Academic Freedom and Freedom of Scientific Research

Reported Statement: “The KICD Act also says that any person who purports to develop any curriculum in respect of any institution shall have committed an offence and “shall be liable to conviction for a period not exceeding three years or a fine not exceeding one million shillings or both.” The Act says that no person shall develop or implement any curriculum or curriculum materials in respect to any education institution to which the Act applies.” 

When the constitution gives the right of academic freedom and freedom of scientific research to a person, what does this mean?  Condoleezza Rice, who as Secretary of State would come to Kenya early 2008 to aid in ending the post-election violence, accomplished her first degree by the age of 19 years due to academic freedom. A curriculum regulated by government could mean the earliest a person can attain a degree is say 23 years. Many students gifted like this lady would likely not have success based on the KICD Act that regulates academic freedom. However, an act is not more powerful than the Kenya Constitution and many Kenyans will challenge this Act as infringing on their rights of academic freedom and freedom of scientific research. The fact is human beings’ brains are different, some advance faster than others while others require more training. When a Government body comes between students, parents, and education entrepreneurs trying to advance academic freedom and freedom of scientific research then they should be told they are acting unconstitutionally. The only motive that a government of the day would control education curriculum is captured by the words of Lord Brougham: “Education makes a people easy to lead, but difficult to drive; easy to govern, but impossible to enslave.” When Government inspects what is taught then this makes those taught easy to drive and easy to be enslaved. Freedom in education and indeed press is what enables citizens to enslave themselves from poverty, disease and hunger.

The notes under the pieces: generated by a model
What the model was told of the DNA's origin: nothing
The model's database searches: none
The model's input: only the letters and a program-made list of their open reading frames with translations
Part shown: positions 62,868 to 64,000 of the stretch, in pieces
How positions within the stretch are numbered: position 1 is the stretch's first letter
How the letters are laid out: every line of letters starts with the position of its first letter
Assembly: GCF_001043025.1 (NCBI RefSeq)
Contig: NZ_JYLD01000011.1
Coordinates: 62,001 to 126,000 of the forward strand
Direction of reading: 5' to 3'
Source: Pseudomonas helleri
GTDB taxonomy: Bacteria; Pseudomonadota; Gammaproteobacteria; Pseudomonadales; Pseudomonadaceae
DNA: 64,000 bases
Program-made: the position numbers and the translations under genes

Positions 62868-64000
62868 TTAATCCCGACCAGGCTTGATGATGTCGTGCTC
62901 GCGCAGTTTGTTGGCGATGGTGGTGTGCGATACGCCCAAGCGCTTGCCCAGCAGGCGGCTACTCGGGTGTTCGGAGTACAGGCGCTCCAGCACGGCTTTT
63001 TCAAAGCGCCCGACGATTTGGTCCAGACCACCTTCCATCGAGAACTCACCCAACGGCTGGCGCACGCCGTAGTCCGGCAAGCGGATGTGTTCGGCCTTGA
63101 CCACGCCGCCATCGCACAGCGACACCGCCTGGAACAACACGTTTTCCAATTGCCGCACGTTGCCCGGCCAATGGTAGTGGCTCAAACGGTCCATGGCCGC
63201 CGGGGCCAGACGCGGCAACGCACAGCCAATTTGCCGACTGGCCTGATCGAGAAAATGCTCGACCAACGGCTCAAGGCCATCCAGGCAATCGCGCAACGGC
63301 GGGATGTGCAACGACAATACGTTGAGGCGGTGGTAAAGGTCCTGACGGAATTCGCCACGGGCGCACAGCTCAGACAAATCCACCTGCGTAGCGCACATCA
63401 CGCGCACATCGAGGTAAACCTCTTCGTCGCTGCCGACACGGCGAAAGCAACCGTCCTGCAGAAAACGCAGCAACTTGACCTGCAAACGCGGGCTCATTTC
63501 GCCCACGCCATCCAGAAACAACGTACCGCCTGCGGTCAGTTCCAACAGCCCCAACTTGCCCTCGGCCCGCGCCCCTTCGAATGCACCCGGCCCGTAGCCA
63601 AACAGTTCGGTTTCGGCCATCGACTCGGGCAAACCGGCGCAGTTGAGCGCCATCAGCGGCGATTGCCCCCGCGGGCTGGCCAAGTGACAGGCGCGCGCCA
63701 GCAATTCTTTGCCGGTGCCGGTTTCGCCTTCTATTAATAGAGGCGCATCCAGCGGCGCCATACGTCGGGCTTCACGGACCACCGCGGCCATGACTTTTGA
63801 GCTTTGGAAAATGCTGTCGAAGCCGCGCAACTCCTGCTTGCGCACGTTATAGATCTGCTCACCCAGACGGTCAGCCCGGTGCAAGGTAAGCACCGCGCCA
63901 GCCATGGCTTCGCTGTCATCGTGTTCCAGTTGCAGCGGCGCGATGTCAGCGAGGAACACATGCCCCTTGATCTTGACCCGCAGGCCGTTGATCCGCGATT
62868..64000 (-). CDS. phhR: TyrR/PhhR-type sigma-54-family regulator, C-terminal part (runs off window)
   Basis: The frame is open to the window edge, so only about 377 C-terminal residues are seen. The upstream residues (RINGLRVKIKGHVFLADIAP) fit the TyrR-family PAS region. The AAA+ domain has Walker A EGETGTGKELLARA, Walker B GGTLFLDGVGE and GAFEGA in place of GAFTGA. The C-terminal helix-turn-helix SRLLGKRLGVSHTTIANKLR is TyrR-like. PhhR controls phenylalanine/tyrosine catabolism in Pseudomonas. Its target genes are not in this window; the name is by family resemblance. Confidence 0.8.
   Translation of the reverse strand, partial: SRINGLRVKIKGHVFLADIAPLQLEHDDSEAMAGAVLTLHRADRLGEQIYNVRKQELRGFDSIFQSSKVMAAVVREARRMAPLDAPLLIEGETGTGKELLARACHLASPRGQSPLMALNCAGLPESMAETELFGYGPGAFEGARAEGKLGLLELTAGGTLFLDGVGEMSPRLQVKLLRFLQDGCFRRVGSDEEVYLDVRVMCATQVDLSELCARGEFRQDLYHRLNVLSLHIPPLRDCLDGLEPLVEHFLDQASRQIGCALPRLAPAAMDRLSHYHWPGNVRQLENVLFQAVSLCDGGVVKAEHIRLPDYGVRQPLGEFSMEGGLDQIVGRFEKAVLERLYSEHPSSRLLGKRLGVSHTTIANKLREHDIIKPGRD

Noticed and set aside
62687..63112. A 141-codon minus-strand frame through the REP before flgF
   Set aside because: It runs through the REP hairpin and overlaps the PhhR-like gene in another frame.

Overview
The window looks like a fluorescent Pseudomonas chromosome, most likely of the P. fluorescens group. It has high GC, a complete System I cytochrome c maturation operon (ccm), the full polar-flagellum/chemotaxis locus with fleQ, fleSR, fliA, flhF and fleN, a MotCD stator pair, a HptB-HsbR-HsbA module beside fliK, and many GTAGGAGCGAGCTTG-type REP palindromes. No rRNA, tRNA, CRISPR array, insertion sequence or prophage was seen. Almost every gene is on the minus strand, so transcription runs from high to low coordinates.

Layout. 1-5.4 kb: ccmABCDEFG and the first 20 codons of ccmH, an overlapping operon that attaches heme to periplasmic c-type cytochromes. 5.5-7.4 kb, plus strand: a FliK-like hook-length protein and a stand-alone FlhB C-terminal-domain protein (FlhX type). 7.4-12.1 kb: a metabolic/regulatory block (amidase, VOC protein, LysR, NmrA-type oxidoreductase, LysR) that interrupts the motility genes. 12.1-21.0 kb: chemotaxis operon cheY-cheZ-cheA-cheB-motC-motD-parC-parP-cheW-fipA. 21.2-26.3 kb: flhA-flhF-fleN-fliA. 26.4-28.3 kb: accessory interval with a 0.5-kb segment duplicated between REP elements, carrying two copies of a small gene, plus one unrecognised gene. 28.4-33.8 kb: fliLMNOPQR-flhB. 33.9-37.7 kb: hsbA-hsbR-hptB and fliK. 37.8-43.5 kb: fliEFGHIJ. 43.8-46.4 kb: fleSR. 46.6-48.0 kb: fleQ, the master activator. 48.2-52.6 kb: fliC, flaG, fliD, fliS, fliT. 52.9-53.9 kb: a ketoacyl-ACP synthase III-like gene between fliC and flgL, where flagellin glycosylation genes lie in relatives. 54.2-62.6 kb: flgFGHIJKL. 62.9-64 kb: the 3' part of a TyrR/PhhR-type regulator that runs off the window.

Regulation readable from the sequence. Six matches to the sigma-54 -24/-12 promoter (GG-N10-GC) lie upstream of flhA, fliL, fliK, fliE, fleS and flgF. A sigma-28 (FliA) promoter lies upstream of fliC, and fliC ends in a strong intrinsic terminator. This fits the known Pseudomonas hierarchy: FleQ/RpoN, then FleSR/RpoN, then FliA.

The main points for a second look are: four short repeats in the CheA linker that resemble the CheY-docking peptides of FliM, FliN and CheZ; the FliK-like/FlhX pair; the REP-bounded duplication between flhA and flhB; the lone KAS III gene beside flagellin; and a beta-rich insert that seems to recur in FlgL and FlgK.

Parents & Children Rights

Reported Statement: "Any school teaching our children must have the right curriculum,” said Nathan Barasa, the chair of Kenya National Parents and Teachers Association.